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HTML editors are for everyone

Choose an editor that fits your staff’s expertise.

Let’s face it; HTML is a pretty easy markup language. To me, it has always resembled the old WordStar word processor’s formatting commands. The ease of learning HTML is one of the reasons why Web pages on the Internet have proliferated so quickly. The other reason is that you don’t need anything more than your system’s most basic text editor to write HTML. In fact, I know many very good Web designers and HTML coders who prefer to use a text editor to the slew of WYSIWYG HTML editors now available.

I occasionally still use an old editor called Programmers File Editor (PFE) to make quick changes or to quickly assemble basic pages. Unfortunately, PFE development has come to an end. But at 620KB, PFE packs a whallop of basic editing features. Since PFE takes up less than half a floppy, I can easily take it with me and also store an additional 40 or so 20KB HTML files. Most personal Web sites are less than 10 pages; so you can get a small static site and the editor on one disk. That’s pretty powerful.

Text editors are not for everyone however; WYSIWYG editors can make site design and management less tedious. Webmasters tending large sites appreciate the ability of their editors of choice to propagate changes made in one page to all other affected pages on their sites. Color-coding makes long pages much easier on the eye, and wizards that automate many common tasks have been proven to prolong a webmaster’s sanity.

Seriously, there are many ways to skin a Web page. HTML editors are typically divided into two categories–text and visual editors. Most contain helpful features such as site and project management, HTML validation, HTML formatting, etc. Choosing the editor that is right for you depends on your level of expertise and whether you prefer a text-based approach or a visual approach.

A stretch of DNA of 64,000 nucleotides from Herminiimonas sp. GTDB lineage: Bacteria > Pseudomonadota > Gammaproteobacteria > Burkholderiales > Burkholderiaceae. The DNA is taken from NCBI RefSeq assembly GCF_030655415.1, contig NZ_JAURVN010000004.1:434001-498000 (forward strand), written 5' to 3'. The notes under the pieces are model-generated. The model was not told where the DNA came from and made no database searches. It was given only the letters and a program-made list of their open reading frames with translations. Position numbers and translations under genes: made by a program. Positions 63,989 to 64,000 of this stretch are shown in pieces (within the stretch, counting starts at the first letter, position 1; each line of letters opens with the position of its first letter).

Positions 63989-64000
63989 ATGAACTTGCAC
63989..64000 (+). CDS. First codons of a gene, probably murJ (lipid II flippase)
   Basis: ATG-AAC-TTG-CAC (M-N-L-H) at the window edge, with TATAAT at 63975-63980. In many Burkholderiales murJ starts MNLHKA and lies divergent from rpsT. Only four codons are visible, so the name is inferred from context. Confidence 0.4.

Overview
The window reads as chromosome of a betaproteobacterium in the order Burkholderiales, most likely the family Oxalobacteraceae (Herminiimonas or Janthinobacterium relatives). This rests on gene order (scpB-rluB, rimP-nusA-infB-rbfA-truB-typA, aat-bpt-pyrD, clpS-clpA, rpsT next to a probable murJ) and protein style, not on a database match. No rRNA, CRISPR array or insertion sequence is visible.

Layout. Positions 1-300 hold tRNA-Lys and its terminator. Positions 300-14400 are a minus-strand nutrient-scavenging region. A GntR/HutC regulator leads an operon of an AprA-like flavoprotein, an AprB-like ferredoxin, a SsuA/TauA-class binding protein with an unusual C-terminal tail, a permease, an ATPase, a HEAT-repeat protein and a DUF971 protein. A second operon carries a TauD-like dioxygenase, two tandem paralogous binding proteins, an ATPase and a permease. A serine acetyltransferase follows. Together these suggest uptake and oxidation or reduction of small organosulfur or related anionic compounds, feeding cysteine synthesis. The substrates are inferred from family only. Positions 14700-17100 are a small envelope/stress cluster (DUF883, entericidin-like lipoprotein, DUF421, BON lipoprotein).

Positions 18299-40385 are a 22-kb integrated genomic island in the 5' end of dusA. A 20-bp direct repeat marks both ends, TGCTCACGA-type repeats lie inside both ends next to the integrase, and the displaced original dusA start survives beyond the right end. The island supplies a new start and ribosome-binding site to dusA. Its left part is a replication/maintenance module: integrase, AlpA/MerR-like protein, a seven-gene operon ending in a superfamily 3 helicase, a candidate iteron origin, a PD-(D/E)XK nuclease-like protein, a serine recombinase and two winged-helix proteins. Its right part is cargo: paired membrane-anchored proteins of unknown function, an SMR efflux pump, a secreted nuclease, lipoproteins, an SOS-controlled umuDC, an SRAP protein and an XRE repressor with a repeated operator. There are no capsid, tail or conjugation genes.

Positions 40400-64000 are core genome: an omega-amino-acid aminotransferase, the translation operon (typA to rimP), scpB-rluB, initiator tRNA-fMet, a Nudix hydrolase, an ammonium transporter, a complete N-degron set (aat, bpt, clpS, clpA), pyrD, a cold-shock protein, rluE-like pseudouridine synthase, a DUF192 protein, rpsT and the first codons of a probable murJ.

Whatever editor you use, there are a few conventions I recommend when working in a production environment. The first is to set your editor to use Unix line feeds. Unix line feeds are a good middle ground between Mac, Unix and PC-based design teams. Opening a document saved with Mac linefeeds on a PC usually results in one or two very long lines where once was an HTML page.

The second is to not capitalize directories. It’s annoying. Unix Web servers are notoriously case-sensitive. Let’s just keep it all lowercase, shall we?

The third is to use absolute rather than relative paths in your file references. Which means that all links begin with a “/” and not “..”. While some editors will automatically rewrite file references every time a site is synchronized, most of them can be set to use absolute and not relative paths.

Your HTML editor is your palette, and you should be comfortable using it. For readers in the market for a new editing program, I have listed some of the more popular programs and their respective homepages at the end of this column. I have also indicated the intended user’s level of expertise. While this list is not extensive, it should be enough to get you started.

Product: Homesite
Product Info: http://www.allaire.com/products/homesite/index.cfm
Company: Allaire
Platform: PC
User level: All
Strengths: Strong text editing.

Product: FrontPage
Product Info: http://www.microsoft.com/frontpage/
Company: Microsoft
Platform: PC
User level: Beginner to Intermediate
Strengths: Easy integration with Microsoft products and Web servers with FrontPage extensions.

Product: Dreamweaver
Product Info: http://www.macromedia.com/software/dreamweaver/
Company: Macromedia
Platform: PC/Mac
User level: Beginner to Intermediate
Strengths: Strong Visual Editing.

Product: Dreamweaver UltraDev
Product Info: http://www.macromedia.com/software/ultradev/
Company: Macromedia
Platform: PC/Mac
User level: Expert
Strengths: More of an HTML application development tool, UltraDev is geared towards experienced users developing large, complex sites.

Product: GoLive
Product Info: http://www.adobe.com/products/golive/main.html
Company: Adobe
Platform: PC/Mac
User level: All
Strengths: Strong Visual Editing

Product: HoTMetaL Pro
Product Info: http://www.hotmetalpro.com
Company: Sausage Software
Platform: PC
User level: All
Strengths: Strong Visual Editing

Garth Gillespie is architect and chief technologist of ComputerUser.com. Check out his past Web Dev Weekly columns.